Well, God is using my son to teach me all sorts of things. I gave up my 4 coke a day habit, just so he knew I was with him. He goes to church and brags about how much I am sacrificing for him. I want to cry, because I give up so little for him.

    I realize that other families and other kids have to bear more, but I wonder if anyone else can bear it as wonderfully as my son is. At 10 years old he is a more Godly man than I can ever hope to be.

  8. Michael says:

    Shaun,

    Crying with you…blessings on both of you.
    Thank you…

  9. Rob says:

    One time I was with my dad in the hospital. The doctor came in and began discussing his conditions and planned treatment. After listening for awhile, I pointed out that my dad had no history of the conditions the doctor was addressing. The doctor went out to check his records, and came back in, confessing he had confused my dad with the patient in the next room.

    Having spent way too much time in hospitals, I appreciate the diligence of following procedures to insure medications and treatments are administered to the right patient.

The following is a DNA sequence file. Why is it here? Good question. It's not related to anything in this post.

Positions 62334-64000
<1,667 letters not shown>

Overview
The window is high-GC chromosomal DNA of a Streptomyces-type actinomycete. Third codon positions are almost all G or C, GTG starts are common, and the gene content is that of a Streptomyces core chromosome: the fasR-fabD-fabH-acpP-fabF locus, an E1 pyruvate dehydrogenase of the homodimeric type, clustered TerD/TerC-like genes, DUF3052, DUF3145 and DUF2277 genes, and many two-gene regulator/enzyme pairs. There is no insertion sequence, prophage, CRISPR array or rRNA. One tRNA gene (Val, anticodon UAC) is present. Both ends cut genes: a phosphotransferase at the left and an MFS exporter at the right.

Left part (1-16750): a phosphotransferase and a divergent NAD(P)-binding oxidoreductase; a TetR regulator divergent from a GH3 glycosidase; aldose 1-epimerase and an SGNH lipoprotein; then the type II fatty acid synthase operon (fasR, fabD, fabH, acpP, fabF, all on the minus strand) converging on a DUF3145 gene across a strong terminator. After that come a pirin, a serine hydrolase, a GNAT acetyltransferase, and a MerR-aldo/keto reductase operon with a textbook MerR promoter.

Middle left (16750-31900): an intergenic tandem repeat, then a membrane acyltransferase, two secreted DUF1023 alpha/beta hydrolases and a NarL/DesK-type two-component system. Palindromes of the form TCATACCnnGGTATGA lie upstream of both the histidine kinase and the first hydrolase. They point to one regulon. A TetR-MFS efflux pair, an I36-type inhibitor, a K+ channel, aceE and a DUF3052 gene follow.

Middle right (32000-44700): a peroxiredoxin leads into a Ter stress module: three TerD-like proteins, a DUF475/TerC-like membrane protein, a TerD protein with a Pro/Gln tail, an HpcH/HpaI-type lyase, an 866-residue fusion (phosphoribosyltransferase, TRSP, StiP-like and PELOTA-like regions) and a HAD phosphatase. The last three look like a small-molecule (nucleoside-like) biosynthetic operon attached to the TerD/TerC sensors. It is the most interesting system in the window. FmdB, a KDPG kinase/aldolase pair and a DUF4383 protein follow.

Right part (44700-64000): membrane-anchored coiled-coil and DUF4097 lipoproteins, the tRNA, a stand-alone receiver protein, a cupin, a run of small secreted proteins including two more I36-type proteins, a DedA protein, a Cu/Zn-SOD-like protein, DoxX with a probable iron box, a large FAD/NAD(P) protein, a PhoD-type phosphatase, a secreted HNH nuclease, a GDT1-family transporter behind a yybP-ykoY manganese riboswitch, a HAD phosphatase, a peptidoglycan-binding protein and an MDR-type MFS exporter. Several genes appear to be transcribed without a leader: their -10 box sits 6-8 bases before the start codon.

10. Papias says:

    Glad that you are feeling better.

    Lungs work better in pairs.

    Hmmm…. 😉

  11. Bob Sweat says:

    Nonnie,

    Thanks for the Les Miserables post. I have seen it three times on stage and look forward to the movie this winter. A wonderful presentation about grace!

    Michael,
    Great post!

  12. Chile says:

    Shaun, that’s a tough one … when something is a one time deal it’s hard enough, but when it alters your daily life forever, that’s a whole nother animal.

    The good news is that Diabetes info is much better than it used to be. The Children’s Hospital has made great improvements, as well. (Wish I’d known you were there … I was close by, I understand ongoing illness, & I’d have loved to visit you all!) 10 year olds can be so brave sometimes!

  13. sarahkwolfe says:

    Shaun…one of my boy Zach’s buddies on the hockey team has Diabetes. They found out when they were at Disneyland and he passed out. It has been a couple years, and they handle it with amazing patience. He actually just found out that he is getting a Diabetes dog that will go to school with him…he is 11 years old.

    He plays on the travel team with Zach and all the kids know. He is good at explaining that he has to watch what he is eating and how much energy he expends. He always has a cell phone on him so he can call his folks if something happens, and just to text his numbers to them.

    I’ve seen many posts from his mom in the middle of the night as they work through this.